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April 20, 2016

Volume 17 Issue 52

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Formulators Brace for GF-5/GF-6 Gap

STUTTGART, Germany — Some light-duty automakers and motor oil formulators say the industry may be approaching an unusual bind, with licensing for the ILSAC GF-5 engine oil specification potentially being interrupted before adoption of the next specification, GF-6, Infineum reported at an industry conference here last week.

With GF-6 targeted for rollout on April 1, 2018, industry resources in North America are “consumed” with developing the seven tests that the new specification will include, said Marco Corradi, technology manager at Infineum U.K. Ltd. At the same time, players are concerned that some equipment needed to run certain GF-5 tests may become unavailable before GF-6 implementation.

Precision matrices for GF-6 tests are slated to be complete in July, Corradi said at an Infineum Trends presentation preceding the Uniti Mineral Oil Technology Congress on April 12. ASTM could begin to accept the new tests then, but that would still leave a tight timeline for meeting the current schedule of releasing GF-6 in April 2018. Corradi noted that the schedule has already undergone multiple delays and that observers say it could slip several more months.

Apart from the challenges of developing the new tests, some industry players are bracing for the probability that equipment needed for GF-5 engine tests may not be available much longer, leaving a gap between the two testing categories. GF-5 has five engine tests.

“The industry has never faced a situation of more than one test at a time becoming unavailable or out of control,” Corradi pointed out.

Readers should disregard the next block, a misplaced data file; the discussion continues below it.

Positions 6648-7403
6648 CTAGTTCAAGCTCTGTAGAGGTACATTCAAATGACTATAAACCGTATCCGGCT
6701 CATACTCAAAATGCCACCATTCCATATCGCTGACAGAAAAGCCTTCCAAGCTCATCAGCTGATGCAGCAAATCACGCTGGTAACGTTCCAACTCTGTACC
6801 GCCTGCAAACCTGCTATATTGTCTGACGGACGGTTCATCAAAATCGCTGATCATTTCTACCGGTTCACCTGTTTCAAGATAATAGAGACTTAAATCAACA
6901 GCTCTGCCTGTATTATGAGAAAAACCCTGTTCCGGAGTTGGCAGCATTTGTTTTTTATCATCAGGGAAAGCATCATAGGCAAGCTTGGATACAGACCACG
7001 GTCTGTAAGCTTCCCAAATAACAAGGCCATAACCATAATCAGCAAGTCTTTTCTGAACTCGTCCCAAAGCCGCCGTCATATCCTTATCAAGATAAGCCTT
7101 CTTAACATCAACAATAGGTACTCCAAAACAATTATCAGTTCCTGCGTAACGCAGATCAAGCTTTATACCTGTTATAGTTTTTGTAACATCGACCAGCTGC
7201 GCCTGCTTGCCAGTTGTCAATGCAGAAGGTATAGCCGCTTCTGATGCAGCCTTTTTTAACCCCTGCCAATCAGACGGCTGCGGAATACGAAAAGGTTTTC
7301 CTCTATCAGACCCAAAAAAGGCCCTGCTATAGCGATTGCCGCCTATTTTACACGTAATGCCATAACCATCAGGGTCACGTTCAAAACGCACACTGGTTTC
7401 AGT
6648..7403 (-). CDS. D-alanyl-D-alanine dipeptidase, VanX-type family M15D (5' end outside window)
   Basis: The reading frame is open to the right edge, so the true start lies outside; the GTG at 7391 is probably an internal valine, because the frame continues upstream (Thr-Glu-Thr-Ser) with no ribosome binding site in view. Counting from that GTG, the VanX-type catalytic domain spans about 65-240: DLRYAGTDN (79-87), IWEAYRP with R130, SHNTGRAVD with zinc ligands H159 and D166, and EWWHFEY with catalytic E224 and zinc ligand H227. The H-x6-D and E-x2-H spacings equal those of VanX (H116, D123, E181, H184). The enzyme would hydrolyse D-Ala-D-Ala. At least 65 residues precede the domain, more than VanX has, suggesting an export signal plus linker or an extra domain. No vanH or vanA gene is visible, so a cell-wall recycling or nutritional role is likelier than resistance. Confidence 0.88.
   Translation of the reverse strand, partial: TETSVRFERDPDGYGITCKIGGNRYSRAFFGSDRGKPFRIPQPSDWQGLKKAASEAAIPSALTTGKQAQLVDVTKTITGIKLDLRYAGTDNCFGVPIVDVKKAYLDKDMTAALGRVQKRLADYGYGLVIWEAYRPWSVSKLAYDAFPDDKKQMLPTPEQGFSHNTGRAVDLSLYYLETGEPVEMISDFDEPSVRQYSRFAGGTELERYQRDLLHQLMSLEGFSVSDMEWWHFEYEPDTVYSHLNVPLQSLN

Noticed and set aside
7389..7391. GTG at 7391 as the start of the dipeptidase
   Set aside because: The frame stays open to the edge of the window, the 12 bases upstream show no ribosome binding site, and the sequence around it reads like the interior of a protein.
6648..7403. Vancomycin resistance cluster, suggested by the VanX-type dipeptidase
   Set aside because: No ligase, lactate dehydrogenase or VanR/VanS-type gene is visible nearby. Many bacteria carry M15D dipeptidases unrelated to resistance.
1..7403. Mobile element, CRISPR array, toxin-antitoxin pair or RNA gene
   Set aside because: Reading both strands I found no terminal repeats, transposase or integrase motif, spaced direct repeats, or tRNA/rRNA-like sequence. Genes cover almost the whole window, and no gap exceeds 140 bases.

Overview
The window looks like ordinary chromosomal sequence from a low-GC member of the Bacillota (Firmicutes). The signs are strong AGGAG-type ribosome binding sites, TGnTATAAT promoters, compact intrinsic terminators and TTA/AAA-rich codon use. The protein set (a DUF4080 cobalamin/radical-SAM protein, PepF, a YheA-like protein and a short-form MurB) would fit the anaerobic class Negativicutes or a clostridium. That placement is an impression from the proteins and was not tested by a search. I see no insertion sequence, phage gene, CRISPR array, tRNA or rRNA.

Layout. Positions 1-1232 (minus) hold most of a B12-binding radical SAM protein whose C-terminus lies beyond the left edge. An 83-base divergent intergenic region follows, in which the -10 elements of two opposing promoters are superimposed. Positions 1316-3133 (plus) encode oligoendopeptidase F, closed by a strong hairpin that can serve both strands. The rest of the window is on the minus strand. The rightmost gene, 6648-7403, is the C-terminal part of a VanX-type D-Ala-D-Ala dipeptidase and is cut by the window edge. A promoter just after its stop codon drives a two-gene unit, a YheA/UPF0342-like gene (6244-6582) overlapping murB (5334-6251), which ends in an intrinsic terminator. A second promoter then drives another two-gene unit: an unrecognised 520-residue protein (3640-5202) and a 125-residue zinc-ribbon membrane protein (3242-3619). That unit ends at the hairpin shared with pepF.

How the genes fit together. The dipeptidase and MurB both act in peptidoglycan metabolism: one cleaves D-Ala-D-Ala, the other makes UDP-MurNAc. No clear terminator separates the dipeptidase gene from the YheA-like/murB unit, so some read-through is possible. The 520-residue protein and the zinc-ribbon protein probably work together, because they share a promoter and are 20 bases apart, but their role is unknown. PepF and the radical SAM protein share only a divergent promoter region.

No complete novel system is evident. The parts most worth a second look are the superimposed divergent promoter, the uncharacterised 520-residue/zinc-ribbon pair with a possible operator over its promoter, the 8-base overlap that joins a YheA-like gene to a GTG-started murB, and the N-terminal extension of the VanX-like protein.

Ron Romano, of Ford Motor Company, said in a video included as part of Infineum’s presentation that ILSAC is very concerned about provisional licensing if GF-5 tests are not available. “[Ford is] working with [The American Petroleum Institute] to address this issue. We are also working to try and ensure that the tests don’t become unavailable. We’re looking at possibly using some of these newer tests that are being developed for GF-6 as replacement tests for the tests that will run out of parts for GF-5.”

Toyota’s Satoshi Hirano, also featured in the presentation, lamented the gap between the categories. “I hope that the industry successfully establishes equivalency between current tests and new tests before we run out of those tests. No one will doubt that this year will be the most challenging one in history.”

The GF-6 specification is set to be divided into two sub-specifications: GF-6A, which will be backward-compatible with GF-5 and previous specifications, yet would represent oils with better fuel economy and more engine protection; and GF-6B, which will offer similar performance, but will include lower-viscosity, XW-16 oils under the new SAE 16 viscosity grade.